advanced.
The character of the audience
has not changed much. It was con-
siderably bewildered at its first
contact with social realism.' More
remembered, and then later it
was just about as much bewild-
ered by its first sight of abstract
expressionism.
"But there is a tremendous in-
crease in the audience numeri-
cally, and in public interest in
general," Goodrich said.
"Average attendance in the last
few years in its old downtown
center on 8th Street was 70,000 a
year. In the four years since it has
moved into the middle of the ex-
hibition area, on West 54th Street
adjoining the Museum of Modern
Art, the attendance has jumped
to 260,000 a year, or almost four
times as much.
THE MUSEUM circulates some
shows to other cities, and it
keeps an eye out for good out-of-
town shows to bring here-among
them was a Stuart Davis exhibi-
tion that first opened in the Walk-
er Art Gallery in Minneapolis, and
there is upcoming an Arthur Dove
collection borrowed from Los
Angeles.
The museum also more than
ever before follows the work of
artists not only in its vicinity but
all across the country, and sev-
eral times ahyearholds viewings
to which artists may submit work
for the staff's benefit.
The Whitney has never awarded
prizes or medals, but it has al-
ways made purchases. As of last
year it owned almost 1,200 works,
half of them paintings, plus. about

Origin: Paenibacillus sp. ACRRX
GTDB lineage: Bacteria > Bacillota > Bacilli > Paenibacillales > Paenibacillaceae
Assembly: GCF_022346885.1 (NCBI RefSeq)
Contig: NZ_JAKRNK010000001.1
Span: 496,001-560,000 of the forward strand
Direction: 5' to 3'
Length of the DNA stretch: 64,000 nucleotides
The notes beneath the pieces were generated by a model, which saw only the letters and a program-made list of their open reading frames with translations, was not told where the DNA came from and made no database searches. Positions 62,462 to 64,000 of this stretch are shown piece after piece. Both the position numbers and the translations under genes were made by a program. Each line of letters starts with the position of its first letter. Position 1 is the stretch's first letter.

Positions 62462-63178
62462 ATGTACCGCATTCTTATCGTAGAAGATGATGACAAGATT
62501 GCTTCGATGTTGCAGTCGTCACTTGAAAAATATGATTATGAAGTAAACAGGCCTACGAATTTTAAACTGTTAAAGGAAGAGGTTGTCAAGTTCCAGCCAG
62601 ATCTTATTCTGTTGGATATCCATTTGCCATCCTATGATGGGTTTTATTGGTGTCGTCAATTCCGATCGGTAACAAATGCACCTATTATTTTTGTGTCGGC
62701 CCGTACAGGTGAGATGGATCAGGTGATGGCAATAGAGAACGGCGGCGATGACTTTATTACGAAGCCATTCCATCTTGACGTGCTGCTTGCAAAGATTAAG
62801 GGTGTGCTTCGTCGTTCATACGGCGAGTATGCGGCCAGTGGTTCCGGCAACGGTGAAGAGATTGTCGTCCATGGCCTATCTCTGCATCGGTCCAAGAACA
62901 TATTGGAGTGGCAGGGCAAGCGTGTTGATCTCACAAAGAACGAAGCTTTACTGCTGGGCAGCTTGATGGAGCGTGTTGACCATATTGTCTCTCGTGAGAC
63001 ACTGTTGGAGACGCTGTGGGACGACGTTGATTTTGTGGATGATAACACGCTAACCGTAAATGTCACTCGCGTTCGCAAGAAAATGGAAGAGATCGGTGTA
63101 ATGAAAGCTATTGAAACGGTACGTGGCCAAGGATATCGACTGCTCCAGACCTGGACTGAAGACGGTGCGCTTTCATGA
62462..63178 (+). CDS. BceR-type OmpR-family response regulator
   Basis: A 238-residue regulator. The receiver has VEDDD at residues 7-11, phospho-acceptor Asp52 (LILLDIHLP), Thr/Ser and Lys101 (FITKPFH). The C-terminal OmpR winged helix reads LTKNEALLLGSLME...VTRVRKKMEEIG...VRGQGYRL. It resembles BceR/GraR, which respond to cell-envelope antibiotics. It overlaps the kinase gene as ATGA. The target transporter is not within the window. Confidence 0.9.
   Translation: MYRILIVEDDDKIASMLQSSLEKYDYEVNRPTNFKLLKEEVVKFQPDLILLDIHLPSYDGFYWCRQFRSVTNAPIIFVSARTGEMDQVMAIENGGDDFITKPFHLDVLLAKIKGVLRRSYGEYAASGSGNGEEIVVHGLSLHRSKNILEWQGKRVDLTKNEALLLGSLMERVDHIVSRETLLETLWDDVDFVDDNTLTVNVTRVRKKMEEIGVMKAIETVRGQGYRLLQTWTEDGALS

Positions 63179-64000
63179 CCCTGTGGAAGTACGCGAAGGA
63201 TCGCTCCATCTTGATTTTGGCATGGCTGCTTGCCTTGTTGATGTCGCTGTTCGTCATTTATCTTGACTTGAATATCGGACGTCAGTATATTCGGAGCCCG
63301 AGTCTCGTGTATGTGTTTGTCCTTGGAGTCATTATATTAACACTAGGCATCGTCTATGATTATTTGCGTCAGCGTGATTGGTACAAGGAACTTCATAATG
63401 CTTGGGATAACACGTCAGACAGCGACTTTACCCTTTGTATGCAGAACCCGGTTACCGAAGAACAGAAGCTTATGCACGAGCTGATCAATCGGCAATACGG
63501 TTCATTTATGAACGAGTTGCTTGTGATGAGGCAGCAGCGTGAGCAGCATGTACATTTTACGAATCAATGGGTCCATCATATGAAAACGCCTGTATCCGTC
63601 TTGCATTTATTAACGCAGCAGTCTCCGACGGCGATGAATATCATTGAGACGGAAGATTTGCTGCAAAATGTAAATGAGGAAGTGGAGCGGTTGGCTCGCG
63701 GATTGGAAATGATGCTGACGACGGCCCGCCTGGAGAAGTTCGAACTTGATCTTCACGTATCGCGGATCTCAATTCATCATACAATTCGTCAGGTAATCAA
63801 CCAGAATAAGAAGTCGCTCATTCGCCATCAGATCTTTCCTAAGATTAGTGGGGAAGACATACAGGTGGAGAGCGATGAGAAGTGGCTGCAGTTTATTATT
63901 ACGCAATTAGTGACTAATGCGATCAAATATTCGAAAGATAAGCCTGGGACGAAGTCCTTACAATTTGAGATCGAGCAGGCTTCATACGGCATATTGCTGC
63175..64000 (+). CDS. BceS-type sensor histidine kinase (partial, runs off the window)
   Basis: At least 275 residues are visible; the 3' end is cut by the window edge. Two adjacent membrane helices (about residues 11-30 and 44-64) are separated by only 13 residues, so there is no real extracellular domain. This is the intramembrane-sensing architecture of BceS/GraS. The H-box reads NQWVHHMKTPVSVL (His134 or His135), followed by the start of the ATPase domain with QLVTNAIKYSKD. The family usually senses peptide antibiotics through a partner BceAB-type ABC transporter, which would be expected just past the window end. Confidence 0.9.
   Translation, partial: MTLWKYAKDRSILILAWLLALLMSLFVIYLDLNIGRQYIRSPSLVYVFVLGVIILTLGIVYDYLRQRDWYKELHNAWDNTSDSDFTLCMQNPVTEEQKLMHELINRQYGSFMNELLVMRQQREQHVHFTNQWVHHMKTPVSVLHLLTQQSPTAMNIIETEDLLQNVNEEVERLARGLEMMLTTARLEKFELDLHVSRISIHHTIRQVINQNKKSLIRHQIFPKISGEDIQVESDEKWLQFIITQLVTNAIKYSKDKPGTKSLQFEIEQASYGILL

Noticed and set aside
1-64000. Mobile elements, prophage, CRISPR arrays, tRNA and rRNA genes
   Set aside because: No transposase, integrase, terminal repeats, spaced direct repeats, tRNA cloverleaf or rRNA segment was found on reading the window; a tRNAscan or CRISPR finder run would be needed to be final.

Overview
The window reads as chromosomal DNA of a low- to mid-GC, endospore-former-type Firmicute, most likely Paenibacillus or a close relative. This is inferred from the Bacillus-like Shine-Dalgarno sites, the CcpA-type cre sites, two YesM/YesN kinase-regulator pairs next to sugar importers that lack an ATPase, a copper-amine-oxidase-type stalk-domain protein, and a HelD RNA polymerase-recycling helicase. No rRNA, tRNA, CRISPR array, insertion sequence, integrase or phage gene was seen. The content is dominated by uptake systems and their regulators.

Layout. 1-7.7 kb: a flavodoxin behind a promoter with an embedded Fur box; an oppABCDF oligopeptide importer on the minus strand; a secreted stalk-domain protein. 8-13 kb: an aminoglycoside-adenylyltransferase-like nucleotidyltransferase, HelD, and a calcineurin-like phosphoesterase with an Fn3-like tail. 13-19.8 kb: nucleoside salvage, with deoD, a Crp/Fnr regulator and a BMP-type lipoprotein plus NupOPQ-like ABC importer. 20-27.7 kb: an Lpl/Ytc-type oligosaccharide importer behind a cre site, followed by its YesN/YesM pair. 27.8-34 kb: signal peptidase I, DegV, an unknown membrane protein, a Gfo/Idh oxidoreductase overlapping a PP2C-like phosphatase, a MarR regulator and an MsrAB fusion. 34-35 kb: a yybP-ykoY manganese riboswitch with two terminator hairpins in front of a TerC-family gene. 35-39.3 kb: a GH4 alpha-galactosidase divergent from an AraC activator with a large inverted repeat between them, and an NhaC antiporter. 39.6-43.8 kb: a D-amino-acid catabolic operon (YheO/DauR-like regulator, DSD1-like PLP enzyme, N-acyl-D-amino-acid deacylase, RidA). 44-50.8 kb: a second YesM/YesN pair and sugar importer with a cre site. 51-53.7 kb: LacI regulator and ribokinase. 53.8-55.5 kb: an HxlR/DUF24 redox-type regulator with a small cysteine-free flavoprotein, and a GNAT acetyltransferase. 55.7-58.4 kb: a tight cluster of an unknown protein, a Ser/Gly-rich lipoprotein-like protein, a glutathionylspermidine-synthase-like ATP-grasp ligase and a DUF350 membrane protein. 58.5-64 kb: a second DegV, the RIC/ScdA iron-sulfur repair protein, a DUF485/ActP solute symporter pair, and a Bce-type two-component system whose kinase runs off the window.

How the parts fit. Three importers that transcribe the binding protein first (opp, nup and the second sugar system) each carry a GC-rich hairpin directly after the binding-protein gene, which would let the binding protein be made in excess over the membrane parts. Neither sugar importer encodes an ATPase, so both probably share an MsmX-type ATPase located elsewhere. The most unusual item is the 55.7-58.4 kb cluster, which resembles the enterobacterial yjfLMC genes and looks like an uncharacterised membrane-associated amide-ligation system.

200 watercolors, 200 drawings and
almost 200 pieces of sculpture.
Especially well represented in
the painting collection are Alex-
ander Brook, Charles Burchfield,
John Steuart Curry, Arthur B.
Davies, Adolf Dehn, Ernest Fiene,
Yasuo Kunyoshi, John Marin,
Reginald Marsh, Kenneth Hayes
Miller, Henry Schnakenberg, John
Sloan, Eugene Speicher. Among the
sculptors are Alexander Caldet,
Jo Davidson, Gaston Lachaise,
Theodore Roszak and William
Zoracli.

for more social than academic ac-
tivity, and it leaves much to be
desired architecturally and aes-
thetically
When students pass through any
edifice in such huge numbers, mass
socializing is almost inevitable.
The second point of attack is less
explainable, although one may
point to the University's need to
make the most of all too few capi-
tal outlay dollars.
THE GENERAL LIBRARY serves
a different group of users -
faculty and graduate students. It
consists of nine floors of dusty
stacks containing almost 1.5-mil-
lion books ranging from new to
antique. Many administrative fa-
cilities of the library system are
also in the building, which has
been built up over time. (The time
sequence of construction may be
roughly ascertained from scrutiny
of the stratified dust on the back
walls of the stacks, which repu-
tedly has a half-life of thirty
years.) The General Library con-
trasts with the UGLI in that it
looks like a library.
Nine floors of sardine-packed
books are as awe-inspiring and
monumental as anything in the
University, and first ventured into1
the labyrinthine General Library
stacks are often approached with
trepidation. Warnings to carry a
food supply and sleeping bag into
the stacks, or to unroll a ball of
twine in order, to retrace the
route of entrance heighten the
interest.
But unoccupied carrels at the
back of the building are near ap-
proximations of absolute quiet and
isolation for purposes of concen-
tration, and are incentive enough
for many a user to acquaint him-
self with the complex geography;
of the building.
THE GENERAL Library's Rare